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I figured that if drawing these pages was fun, putting together a sample package would be a breeze. The main step I took in was to take an already existing comic and redraw it in my own way. This was actually common advice for beginners. I hadn’t been to a comic shop in over a year. I very rarely bought the occasional graphic novel from bookstores (back when a place like Border’s had a minimal section of comics), but comic shops were kinda out of the way for me. I made the trek to a shop, though, and bought the most recent issues of titles that had stuff I wanted to draw… such as the Batman.

Detective Comics #717, January, 1998, written by Chuck Dixon, penciled by Graham Nolan and inked by Bob McLeod.

I’ll go page by page, showing my version first, some commentary, immediately followed by the respective page it was derived from. I felt comfortable drawing urban landscapes and gritty heroes, so I naturally chose DC’s prime vigilante. I hadn’t read Batman/Detective in years (Norm Breyfogle was my favorite Bat-artist from that time, then Batman’s back was broken and a collective “BUH” could be heard all throughout fandom). Anyway, I picked up the previous month’s issue, Detective #717, and thought I was off to a good start.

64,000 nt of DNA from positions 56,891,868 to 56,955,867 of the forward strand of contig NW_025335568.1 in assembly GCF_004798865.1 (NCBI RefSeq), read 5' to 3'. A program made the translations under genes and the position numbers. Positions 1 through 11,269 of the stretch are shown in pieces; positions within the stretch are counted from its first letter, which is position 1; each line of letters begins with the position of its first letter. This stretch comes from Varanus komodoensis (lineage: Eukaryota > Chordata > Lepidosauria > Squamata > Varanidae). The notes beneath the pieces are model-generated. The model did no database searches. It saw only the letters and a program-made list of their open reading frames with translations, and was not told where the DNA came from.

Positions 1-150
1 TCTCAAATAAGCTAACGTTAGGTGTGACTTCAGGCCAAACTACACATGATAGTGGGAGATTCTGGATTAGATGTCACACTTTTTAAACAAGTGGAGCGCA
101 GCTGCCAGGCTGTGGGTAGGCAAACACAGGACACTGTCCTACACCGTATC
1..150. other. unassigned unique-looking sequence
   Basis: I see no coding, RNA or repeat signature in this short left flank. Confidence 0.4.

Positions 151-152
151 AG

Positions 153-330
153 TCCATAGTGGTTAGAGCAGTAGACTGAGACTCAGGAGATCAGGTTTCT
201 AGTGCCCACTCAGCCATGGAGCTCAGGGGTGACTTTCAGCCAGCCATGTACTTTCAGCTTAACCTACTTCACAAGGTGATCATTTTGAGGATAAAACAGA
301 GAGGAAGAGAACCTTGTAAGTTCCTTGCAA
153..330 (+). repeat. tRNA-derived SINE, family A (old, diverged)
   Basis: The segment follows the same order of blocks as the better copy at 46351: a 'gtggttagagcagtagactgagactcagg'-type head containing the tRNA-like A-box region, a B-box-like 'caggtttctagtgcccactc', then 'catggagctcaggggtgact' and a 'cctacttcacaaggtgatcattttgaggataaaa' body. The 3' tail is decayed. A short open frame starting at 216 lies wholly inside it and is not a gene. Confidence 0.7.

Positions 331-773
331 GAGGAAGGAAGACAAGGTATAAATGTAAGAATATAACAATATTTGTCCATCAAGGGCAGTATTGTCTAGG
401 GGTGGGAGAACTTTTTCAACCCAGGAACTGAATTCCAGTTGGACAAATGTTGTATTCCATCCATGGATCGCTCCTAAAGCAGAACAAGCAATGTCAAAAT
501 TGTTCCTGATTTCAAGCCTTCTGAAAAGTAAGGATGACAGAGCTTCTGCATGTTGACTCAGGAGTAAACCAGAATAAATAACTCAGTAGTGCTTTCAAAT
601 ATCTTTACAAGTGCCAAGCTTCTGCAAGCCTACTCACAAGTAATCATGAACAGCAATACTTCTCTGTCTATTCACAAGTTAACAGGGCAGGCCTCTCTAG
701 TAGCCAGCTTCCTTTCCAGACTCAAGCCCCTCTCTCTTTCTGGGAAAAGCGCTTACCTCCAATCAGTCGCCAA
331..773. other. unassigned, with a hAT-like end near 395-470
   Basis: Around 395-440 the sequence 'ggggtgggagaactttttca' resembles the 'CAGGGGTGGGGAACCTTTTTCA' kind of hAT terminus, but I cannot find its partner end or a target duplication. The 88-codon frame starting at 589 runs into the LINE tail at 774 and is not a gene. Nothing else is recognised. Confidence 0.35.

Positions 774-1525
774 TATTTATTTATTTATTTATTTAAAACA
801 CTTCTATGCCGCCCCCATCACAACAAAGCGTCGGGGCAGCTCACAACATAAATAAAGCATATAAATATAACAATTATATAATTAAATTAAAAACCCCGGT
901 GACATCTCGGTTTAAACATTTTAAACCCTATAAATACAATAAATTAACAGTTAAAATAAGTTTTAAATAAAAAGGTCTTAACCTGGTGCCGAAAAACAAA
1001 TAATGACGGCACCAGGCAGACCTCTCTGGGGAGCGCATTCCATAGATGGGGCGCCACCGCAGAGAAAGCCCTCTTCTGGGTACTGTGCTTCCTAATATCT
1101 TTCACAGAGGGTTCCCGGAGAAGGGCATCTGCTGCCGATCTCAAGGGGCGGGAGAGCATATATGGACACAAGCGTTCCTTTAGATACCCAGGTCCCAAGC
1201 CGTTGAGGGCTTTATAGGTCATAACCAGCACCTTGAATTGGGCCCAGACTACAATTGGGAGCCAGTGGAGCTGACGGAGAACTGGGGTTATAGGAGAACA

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Something back then told me that pasting newspaper in the “gutters” was a cool idea. It serves no purpose. Maybe I was just trying to personalize it. Now, these pencils scans may be a little light in places, but I tried my best to make it as clear as possible. These old board are fading quickly (perhaps a good thing).